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It was in 1998 that an Australian business school first provided any serious competition to its US and European rivals.

That was when the Australian Graduate School of Management of the University of New South Wales merged with the Graduate School of Business at the University of Sydney.

Ten years on, AGSM, which is based in Sydney, has merged once again, this time with the sizeable faculty of commerce and economics at UNSW. AGSM, which is consistently ranked among Asia’s top centres of learning, was consolidated into a joint faculty by UNSW last September after the University of Sydney decided to end its association in 2005.

Now known as the Australian School of Business, the joint faculty offers undergraduate and postgraduate programmes. It has 240 academic staff including 35 from AGSM. All are housed in a new high-tech university building, grouped in subjects such as marketing and finance.

Of the 8,500 students currently enrolled, 160 are studying the ASB full-time MBA, 1,350 are doing the executive (part-time) MBA programme and a further 150 are enrolled in the part-time MBA offered by ASB in Hong Kong.

As with its former partnership with Sydney University, the integration of the two parts of UNSW is being portrayed by the school as an appropriate model for business education in Australia’s relatively modest market. “When you have only 30 or so academics, it is difficult to have critical mass in business disciplines that you would expect to see represented in a leading business school,” says Alec Cameron, the dean.

“I think we also have a lot more financial freedom now because we have significantly greater cash flows and programmes against which we can manage our overall strategy.”

According to Chris Adam, ASB director and associate dean of postgraduate programmes, the merger will also allow the school to expand in Asia’s emerging markets by building on the “very strong connections” the faculty of commerce and economics has established with business schools in China. “We are looking to have more connections with mainland China and India, and these will flow through to the MBA structure,” says Prof Adam. But critics warn that the integration of AGSM into an undergraduate-dominated faculty could undermine its brand identity, autonomy and the quality of its teaching.

The latest in a series of consolidations that have left the Melbourne School of Business and Macquarie Graduate School of Management as the only stand-alone business schools in Australia, the merger came amid reports of financial difficulties at AGSM, exacerbated by intense competition in an market oversupplied with MBA courses.

This is rejected by Prof Cameron who says that financial concerns “certainly were not our principal consideration”. He adds: “We have not embarked on a major series of cost savings. I don’t think autonomy is an issue...we have got similar levels of autonomy to any other business school which exists within a university.”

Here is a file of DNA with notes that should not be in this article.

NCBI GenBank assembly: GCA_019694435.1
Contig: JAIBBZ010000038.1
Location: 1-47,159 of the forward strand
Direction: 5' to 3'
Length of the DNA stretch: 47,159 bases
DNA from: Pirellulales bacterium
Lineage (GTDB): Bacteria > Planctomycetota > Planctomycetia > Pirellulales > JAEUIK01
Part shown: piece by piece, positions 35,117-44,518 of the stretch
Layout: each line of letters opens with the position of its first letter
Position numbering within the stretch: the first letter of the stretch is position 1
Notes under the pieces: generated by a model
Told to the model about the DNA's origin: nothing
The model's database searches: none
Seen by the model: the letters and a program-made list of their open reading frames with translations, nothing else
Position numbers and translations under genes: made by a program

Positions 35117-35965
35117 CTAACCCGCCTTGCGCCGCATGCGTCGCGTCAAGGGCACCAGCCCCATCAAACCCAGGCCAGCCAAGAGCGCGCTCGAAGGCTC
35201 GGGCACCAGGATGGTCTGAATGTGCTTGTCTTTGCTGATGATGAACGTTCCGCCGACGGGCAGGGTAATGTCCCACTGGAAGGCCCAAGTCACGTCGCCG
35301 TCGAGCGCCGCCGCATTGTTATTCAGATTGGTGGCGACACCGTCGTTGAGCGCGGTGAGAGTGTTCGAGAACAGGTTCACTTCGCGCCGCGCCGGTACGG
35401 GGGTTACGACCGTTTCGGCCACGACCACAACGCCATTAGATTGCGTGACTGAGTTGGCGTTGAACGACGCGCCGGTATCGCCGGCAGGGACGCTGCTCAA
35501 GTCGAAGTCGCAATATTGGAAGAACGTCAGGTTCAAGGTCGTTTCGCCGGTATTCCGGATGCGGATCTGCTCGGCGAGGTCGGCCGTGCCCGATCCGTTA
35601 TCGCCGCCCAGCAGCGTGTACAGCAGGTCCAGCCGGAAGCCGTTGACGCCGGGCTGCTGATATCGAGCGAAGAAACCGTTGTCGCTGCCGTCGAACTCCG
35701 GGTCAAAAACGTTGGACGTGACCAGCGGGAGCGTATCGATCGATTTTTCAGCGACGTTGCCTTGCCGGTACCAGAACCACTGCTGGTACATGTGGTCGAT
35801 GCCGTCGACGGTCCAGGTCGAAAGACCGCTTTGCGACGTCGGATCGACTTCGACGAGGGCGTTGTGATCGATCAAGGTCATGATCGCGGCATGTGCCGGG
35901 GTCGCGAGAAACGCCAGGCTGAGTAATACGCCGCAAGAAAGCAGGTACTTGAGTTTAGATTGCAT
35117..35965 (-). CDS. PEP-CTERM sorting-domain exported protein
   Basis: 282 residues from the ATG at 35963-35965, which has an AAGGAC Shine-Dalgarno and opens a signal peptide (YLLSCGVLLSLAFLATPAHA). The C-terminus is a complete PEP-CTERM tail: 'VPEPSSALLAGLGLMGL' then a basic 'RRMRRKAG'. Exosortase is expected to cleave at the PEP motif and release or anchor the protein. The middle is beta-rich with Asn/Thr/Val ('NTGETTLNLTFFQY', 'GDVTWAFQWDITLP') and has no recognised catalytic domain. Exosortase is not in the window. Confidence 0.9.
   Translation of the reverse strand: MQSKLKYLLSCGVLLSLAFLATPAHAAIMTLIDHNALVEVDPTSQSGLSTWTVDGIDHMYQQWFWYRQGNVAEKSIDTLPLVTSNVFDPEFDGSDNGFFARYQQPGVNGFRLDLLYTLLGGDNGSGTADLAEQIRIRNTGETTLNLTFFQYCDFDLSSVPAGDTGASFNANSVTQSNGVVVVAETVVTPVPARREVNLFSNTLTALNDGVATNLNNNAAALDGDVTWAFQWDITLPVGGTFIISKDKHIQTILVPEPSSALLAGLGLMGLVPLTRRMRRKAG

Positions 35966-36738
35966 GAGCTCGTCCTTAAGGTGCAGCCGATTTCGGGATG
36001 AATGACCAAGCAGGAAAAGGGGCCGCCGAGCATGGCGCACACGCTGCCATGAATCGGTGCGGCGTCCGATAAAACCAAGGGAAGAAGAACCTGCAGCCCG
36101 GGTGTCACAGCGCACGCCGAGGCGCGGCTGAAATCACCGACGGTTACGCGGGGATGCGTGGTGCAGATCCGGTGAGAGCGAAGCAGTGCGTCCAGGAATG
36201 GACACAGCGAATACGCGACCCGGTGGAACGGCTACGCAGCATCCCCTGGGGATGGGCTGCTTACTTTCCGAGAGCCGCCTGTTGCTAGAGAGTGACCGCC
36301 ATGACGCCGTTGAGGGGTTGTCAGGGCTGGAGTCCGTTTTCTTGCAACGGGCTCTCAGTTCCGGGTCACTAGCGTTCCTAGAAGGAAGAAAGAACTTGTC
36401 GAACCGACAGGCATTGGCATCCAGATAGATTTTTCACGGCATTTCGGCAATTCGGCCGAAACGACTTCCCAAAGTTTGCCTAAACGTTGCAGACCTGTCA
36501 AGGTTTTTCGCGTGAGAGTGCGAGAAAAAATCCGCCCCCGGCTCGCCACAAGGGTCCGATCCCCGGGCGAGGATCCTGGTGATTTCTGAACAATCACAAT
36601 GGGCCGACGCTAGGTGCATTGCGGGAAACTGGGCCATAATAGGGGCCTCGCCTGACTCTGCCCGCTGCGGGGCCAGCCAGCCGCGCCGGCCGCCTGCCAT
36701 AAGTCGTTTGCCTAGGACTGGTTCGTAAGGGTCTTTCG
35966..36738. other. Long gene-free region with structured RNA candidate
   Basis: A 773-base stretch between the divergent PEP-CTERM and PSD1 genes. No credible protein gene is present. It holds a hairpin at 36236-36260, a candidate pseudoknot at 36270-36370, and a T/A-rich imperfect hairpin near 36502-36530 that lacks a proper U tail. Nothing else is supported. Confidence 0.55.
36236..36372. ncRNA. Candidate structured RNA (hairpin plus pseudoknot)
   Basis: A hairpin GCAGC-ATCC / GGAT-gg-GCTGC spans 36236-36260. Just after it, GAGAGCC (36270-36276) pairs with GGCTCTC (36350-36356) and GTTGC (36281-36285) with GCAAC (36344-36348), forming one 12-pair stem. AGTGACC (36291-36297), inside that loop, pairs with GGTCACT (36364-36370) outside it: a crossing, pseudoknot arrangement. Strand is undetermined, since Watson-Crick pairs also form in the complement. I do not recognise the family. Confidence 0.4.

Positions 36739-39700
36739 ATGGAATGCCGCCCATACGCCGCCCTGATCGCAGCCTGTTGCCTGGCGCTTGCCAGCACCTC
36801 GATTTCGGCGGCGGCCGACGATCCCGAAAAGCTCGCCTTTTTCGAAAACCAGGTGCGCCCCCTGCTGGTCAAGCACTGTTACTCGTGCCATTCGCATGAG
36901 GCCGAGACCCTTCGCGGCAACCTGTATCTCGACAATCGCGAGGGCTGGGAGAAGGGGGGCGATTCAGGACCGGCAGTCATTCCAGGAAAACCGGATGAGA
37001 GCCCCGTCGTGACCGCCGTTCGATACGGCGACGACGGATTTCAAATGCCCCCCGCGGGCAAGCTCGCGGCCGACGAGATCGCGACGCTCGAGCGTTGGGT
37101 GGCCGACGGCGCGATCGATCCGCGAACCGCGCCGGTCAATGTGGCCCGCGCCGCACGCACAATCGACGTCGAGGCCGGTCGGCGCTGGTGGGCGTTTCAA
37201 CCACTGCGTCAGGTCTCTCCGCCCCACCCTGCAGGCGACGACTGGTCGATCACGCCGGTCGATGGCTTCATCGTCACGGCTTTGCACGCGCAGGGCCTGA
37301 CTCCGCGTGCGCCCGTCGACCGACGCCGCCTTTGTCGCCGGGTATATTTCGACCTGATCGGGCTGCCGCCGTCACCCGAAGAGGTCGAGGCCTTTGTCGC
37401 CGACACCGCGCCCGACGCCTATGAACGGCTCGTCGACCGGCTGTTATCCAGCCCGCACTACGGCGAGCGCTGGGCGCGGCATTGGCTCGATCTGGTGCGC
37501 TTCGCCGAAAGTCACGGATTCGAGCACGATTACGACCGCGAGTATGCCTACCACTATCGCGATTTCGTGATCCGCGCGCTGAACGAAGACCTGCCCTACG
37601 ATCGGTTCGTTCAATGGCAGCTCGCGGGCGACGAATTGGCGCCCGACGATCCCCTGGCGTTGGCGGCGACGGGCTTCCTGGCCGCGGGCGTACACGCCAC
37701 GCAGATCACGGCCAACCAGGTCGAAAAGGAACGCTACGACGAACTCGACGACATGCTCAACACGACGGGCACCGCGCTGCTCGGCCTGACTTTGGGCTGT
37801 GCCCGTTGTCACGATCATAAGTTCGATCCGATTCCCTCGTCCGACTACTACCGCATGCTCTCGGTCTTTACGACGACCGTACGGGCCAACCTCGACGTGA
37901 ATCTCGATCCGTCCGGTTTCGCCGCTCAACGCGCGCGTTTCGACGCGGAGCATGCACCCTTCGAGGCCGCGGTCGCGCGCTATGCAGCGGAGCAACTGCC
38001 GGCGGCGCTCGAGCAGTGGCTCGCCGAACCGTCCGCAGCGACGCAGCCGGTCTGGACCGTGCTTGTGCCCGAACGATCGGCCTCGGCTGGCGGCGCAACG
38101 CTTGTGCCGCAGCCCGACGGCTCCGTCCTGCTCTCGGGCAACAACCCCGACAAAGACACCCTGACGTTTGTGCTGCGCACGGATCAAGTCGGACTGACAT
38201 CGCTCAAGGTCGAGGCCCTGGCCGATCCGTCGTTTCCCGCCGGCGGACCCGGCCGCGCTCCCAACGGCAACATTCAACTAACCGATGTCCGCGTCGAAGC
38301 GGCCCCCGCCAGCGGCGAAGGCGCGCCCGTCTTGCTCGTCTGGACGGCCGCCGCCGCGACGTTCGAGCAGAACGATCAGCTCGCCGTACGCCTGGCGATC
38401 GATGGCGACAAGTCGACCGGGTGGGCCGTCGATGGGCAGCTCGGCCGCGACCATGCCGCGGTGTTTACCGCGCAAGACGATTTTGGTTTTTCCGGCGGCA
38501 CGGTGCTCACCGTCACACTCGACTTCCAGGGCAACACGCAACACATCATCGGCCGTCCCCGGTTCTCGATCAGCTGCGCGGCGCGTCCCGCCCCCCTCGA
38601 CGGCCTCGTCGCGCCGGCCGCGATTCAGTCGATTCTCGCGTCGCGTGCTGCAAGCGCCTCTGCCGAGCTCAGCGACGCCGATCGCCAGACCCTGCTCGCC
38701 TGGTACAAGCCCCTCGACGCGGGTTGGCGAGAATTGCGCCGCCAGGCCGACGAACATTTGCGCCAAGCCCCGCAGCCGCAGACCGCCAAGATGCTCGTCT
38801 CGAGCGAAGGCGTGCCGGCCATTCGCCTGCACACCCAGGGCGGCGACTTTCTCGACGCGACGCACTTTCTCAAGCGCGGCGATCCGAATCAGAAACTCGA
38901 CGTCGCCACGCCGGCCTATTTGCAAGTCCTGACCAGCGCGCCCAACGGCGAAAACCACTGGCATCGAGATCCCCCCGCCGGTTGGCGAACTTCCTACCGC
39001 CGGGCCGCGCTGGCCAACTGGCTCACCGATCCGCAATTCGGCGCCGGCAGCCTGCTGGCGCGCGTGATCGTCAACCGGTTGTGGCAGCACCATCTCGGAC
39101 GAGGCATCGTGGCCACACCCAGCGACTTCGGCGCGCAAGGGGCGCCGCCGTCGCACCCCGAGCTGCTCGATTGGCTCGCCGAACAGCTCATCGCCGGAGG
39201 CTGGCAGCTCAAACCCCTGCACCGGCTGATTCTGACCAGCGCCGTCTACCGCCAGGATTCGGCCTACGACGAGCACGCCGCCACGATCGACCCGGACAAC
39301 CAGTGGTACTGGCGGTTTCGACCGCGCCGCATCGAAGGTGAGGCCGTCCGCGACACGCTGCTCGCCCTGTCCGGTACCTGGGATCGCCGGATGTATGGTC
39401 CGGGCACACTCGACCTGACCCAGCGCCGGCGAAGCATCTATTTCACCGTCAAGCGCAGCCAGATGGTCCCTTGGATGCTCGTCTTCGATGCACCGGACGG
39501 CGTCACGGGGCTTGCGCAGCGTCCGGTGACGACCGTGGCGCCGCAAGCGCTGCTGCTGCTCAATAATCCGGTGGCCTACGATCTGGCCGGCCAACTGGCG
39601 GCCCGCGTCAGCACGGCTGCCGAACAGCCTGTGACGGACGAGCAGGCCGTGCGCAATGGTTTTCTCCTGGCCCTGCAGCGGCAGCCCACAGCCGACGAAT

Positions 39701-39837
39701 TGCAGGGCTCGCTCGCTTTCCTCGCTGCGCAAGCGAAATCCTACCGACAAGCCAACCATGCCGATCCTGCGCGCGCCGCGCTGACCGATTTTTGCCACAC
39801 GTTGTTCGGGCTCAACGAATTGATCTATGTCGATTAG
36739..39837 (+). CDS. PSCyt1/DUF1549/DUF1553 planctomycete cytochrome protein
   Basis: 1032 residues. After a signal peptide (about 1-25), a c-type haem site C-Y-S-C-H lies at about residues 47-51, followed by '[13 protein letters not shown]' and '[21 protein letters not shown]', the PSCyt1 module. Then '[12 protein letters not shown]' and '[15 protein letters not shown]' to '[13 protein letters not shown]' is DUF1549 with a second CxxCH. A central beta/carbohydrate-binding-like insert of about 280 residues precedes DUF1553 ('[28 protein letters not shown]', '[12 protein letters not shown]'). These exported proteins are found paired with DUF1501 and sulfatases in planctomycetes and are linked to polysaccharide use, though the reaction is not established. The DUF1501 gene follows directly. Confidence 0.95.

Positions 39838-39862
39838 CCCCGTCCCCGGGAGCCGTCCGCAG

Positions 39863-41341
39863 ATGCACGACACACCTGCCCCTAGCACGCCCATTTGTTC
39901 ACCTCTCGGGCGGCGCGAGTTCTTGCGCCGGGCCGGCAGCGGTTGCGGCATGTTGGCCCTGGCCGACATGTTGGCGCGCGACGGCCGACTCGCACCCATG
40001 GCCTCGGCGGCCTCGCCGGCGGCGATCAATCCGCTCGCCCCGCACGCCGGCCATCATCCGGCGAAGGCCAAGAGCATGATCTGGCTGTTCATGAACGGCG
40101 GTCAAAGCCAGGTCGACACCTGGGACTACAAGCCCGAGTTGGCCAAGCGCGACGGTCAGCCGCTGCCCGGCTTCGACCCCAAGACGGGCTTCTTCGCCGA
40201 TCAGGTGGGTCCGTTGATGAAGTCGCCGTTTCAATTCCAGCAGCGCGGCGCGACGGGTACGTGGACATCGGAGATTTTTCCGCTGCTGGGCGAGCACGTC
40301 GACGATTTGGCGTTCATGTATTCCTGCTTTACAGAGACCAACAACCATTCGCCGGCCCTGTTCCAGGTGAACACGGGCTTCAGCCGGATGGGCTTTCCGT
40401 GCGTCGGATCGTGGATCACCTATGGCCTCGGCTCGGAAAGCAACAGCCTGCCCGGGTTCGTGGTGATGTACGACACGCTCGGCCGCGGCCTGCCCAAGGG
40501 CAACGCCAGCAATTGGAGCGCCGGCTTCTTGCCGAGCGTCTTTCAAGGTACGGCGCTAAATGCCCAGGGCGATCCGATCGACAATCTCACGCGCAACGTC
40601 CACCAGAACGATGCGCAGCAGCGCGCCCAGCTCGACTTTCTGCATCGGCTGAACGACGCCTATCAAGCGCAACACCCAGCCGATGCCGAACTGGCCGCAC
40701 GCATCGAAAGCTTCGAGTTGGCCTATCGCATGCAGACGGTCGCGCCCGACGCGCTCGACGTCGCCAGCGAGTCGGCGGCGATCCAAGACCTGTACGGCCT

Furthermore, Prof Adams says that AGSM’s longstanding “induction programme” for faculty members teaching at MBA level is an assurance “that it will be the same quality of faculty delivering MBA courses as before”. However, Prof Cameron says the school “doesn’t intend to be complacent” about concerns that the integration could detract from AGSM’s brand. “We are focused very hard on making sure that this is not the case,” he says. “But our experience to date is that demand for our MBA programmes is up and the quality of students is much higher than we have had in recent years.”

To maintain that quality, the school has decided to cap enrolments for its flagship MBA at 60 students – even though it has seen a resurgence of interest in the course – in line with international trends.

While the school is seeking to provide a business-as-usual approach for the 60 students (36 from overseas) who enrolled on the full-time MBA this month, it is also adapting its postgraduate courses to appeal to the so-called “Generation Y”.

Prof Adam says: “Today’s students are less individualistic and more comfortable interacting in groups than their predecessors and we are trying to reflect this in our programmes.”

Another innovation is the School of Strategy and Entrepreneurship, one of nine discipline-based schools operating under the auspices of the ASB.

While demand is still strong for a general grounding in management, MBA students are also seeking to specialise in areas such as entrepreneurship, notes Prof Cameron.

“I think we are seeing increasing interest from our students to pursue an MBA, not as a stepping-stone to progressing up a corporate ladder, but as a stepping- stone to establishing their own business.” He adds: “A lot of generation Y students don’t share the aspiration of becoming chief executive of BHP or Telstra.”

Copyright The Financial Times Limited 2017. All rights reserved.
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